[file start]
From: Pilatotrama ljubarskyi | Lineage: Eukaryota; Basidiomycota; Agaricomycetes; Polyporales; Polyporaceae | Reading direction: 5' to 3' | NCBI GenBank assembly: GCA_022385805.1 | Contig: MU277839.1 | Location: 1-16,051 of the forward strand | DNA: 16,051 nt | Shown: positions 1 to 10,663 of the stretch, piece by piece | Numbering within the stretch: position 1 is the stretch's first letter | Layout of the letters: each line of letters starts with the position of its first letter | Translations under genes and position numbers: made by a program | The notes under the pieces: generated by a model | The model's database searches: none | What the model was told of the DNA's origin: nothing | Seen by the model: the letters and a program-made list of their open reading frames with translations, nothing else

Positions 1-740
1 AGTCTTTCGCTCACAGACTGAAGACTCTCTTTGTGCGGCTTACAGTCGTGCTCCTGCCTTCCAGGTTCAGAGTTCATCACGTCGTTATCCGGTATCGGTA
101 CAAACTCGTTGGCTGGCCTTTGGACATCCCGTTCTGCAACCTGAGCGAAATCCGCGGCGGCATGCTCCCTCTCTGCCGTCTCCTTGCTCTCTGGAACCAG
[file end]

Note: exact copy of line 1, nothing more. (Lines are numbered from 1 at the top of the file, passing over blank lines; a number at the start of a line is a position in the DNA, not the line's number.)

From: Pilatotrama ljubarskyi | Lineage: Eukaryota; Basidiomycota; Agaricomycetes; Polyporales; Polyporaceae | Reading direction: 5' to 3' | NCBI GenBank assembly: GCA_022385805.1 | Contig: MU277839.1 | Location: 1-16,051 of the forward strand | DNA: 16,051 nt | Shown: positions 1 to 10,663 of the stretch, piece by piece | Numbering within the stretch: position 1 is the stretch's first letter | Layout of the letters: each line of letters starts with the position of its first letter | Translations under genes and position numbers: made by a program | The notes under the pieces: generated by a model | The model's database searches: none | What the model was told of the DNA's origin: nothing | Seen by the model: the letters and a program-made list of their open reading frames with translations, nothing else